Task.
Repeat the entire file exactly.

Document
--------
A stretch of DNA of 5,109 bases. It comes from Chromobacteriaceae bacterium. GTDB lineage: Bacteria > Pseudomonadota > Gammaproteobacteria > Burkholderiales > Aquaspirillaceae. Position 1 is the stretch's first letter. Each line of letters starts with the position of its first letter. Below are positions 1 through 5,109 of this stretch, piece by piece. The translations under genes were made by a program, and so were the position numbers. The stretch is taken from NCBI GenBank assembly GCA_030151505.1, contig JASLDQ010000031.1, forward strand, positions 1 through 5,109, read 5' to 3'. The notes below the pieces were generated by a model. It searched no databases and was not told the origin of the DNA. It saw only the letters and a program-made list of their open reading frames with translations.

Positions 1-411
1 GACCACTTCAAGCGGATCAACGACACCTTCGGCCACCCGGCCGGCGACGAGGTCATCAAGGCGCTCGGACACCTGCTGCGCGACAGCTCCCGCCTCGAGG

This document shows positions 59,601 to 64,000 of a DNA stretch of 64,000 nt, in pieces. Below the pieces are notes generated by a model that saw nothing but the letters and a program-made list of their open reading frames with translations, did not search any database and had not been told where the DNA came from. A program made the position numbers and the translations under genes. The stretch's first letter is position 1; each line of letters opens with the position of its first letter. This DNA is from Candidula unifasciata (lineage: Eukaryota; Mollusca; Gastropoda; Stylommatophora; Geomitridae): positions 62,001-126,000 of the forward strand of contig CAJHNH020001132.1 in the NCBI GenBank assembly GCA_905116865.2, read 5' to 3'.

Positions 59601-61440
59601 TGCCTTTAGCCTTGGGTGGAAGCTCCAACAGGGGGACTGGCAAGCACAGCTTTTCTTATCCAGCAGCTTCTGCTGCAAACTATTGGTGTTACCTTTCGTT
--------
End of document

A stretch of DNA of 5,109 bases. It comes from Chromobacteriaceae bacterium. GTDB lineage: Bacteria > Pseudomonadota > Gammaproteobacteria > Burkholderiales > Aquaspirillaceae. Position 1 is the stretch's first letter. Each line of letters starts with the position of its first letter. Below are positions 1 through 5,109 of this stretch, piece by piece. The translations under genes were made by a program, and so were the position numbers. The stretch is taken from NCBI GenBank assembly GCA_030151505.1, contig JASLDQ010000031.1, forward strand, positions 1 through 5,109, read 5' to 3'. The notes below the pieces were generated by a model. It searched no databases and was not told the origin of the DNA. It saw only the letters and a program-made list of their open reading frames with translations.

Positions 1-411
1 GACCACTTCAAGCGGATCAACGACACCTTCGGCCACCCGGCCGGCGACGAGGTCATCAAGGCGCTCGGACACCTGCTGCGCGACAGCTCCCGCCTCGAGG

This document shows positions 59,601 to 64,000 of a DNA stretch of 64,000 nt, in pieces. Below the pieces are notes generated by a model that saw nothing but the letters and a program-made list of their open reading frames with translations, did not search any database and had not been told where the DNA came from. A program made the position numbers and the translations under genes. The stretch's first letter is position 1; each line of letters opens with the position of its first letter. This DNA is from Candidula unifasciata (lineage: Eukaryota; Mollusca; Gastropoda; Stylommatophora; Geomitridae): positions 62,001-126,000 of the forward strand of contig CAJHNH020001132.1 in the NCBI GenBank assembly GCA_905116865.2, read 5' to 3'.

Positions 59601-61440
59601 TGCCTTTAGCCTTGGGTGGAAGCTCCAACAGGGGGACTGGCAAGCACAGCTTTTCTTATCCAGCAGCTTCTGCTGCAAACTATTGGTGTTACCTTTCGTT